DELTA'S DC-9s AND SPACE AGE ROTUNDAS
On December 8, 1965 Delta became the first airline in the world to operate the Douglas DC-9 and used them to replace their aging post-war propeller aircraft on medium and short-haul routes. The DC-9s allowed Delta to introduce jet service for the first time to smaller cities across the southeast such as Chattanooga, TN, Columbus, GA, Macon, GA, and Monroe, LA. The DC-9s were originally painted in a sideways "widget" color scheme. Delta retired the DC-9 on January 1, 1993 but inherited them again through the merger with Northwest Airlines in 2010. The final DC-9 was retired on January 7, 2014.
This beautiful shot comes from Delta's 1967 Annual Report.
Here's a photo of stewardess Carol Koberlein posing in front of Delta's first DC-9 while the maintenance guys look it over. This was about 2 months before Delta put it into service and they took lots of publicity photos to show it off. Photo courtesy of the Georgia State University Library Archives.
A very cool (and very difficult to scan) 3-D lenticular postcard published by Delta in the mid 1960s promoting the DC-9. In the background you can see the end of concourse E before the rotunda was added.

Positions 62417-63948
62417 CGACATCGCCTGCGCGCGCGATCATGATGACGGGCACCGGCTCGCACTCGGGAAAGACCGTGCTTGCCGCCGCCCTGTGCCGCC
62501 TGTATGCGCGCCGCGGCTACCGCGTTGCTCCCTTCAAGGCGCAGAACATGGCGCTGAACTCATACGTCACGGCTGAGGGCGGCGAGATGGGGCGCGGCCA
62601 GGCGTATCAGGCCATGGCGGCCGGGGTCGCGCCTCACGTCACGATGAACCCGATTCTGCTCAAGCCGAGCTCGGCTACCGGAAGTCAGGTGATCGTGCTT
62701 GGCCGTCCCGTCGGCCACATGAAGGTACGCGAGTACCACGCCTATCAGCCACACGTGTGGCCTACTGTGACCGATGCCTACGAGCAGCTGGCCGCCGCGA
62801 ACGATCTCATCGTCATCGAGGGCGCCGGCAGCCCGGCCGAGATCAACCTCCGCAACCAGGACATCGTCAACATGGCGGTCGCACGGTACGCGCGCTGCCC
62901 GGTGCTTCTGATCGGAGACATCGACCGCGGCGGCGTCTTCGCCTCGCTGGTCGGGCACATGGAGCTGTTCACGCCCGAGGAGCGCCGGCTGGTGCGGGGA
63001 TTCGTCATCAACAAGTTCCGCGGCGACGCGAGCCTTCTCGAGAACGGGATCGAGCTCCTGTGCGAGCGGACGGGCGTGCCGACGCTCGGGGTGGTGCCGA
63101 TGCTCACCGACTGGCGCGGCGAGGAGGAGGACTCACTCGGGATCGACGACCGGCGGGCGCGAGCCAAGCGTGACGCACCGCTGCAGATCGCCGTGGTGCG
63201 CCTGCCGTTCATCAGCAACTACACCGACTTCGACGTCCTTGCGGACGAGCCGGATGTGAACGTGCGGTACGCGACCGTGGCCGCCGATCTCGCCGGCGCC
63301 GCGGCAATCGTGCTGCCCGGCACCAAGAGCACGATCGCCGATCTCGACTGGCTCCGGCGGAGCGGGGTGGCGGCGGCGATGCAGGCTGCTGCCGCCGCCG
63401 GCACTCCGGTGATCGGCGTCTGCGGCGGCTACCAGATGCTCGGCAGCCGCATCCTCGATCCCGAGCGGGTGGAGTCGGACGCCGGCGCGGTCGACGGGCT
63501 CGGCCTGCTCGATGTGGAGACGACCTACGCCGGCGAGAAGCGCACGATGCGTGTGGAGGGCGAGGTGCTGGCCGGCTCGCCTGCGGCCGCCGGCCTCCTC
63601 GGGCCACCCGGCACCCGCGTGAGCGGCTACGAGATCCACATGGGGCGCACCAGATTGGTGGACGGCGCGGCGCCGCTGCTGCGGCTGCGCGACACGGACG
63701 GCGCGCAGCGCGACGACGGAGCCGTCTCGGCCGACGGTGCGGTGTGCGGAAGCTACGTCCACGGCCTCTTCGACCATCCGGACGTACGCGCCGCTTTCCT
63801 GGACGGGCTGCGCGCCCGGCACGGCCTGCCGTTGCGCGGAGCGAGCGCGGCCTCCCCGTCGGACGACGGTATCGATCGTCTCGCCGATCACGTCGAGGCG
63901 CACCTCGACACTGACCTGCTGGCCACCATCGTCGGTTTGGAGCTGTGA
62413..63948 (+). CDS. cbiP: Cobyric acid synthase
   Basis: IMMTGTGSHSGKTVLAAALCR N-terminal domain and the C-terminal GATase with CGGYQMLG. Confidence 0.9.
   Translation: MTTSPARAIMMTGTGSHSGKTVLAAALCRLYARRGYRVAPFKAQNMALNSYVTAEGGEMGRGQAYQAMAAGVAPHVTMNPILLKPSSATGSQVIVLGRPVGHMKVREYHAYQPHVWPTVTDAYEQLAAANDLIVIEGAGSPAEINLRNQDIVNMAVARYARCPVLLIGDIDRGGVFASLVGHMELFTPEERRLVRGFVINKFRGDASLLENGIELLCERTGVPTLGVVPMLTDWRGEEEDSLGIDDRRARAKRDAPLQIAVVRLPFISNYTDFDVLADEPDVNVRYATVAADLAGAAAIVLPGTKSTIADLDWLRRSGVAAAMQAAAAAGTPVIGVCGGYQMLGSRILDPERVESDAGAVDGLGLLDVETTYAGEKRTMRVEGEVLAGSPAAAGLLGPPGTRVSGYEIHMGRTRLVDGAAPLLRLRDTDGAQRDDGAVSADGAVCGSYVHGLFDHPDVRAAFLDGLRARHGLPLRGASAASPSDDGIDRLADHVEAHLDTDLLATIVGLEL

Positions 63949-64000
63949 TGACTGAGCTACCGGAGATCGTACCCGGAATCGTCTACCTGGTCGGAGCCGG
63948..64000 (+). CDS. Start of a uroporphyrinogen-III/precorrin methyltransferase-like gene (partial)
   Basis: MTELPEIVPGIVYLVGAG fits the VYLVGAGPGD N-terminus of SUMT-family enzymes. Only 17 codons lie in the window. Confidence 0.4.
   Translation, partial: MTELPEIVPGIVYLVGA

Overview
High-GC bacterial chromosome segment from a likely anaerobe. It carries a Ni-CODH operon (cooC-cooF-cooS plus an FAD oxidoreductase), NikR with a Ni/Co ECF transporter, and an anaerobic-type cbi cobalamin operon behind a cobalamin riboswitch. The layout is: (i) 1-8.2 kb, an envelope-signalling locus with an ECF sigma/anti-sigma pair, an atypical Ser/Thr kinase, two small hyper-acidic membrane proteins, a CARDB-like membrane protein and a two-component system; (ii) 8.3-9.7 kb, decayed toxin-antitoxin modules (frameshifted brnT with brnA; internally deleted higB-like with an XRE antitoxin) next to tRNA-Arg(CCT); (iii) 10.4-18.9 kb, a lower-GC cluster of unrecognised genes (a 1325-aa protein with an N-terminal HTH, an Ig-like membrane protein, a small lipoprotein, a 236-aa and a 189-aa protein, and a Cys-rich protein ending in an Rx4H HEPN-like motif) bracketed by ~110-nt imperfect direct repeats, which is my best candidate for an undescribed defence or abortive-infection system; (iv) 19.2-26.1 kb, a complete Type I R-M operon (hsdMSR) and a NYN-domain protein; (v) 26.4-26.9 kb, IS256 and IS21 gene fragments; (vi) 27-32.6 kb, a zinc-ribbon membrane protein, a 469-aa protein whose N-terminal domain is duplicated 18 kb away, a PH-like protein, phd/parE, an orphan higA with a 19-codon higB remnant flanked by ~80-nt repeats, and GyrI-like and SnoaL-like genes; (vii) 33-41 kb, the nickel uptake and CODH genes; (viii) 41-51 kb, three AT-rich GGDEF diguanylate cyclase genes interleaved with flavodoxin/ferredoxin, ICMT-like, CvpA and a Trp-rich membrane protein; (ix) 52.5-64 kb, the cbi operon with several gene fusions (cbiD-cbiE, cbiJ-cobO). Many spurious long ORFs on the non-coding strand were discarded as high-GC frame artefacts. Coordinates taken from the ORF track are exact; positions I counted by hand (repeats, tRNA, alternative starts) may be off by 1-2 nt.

A classic 1968 Delta Air Lines photo showing DC-9s parked at Atlanta's newly completed futuristic rotundas. Delta doubled their number of gates by adding the rotundas to the ends of the existing concourses of the 1961 terminal. Concourse F is in the foreground and concourse E is just beyond that.
A magnificent postcard view of Delta DC-9s at the concourse E rotunda.
1968 Delta Air Lines advertisement touting the new rotundas at Atlanta.
Delta Convair 880 in the original "golden crown" paint scheme takes off from Atlanta with its characteristic trails of smoke. Delta was the first airline to operate the type which entered service in May 1960 in an all first class configuration. The Convair 880, named because it reportedly traveled 880 feet per second, was the fastest airliner of its time and broke numerous speed records including a Delta Chicago-Miami flight that reached 715 mph! In the background you can see the two rotundas. This postcard was published by the Delta Heritage Museum.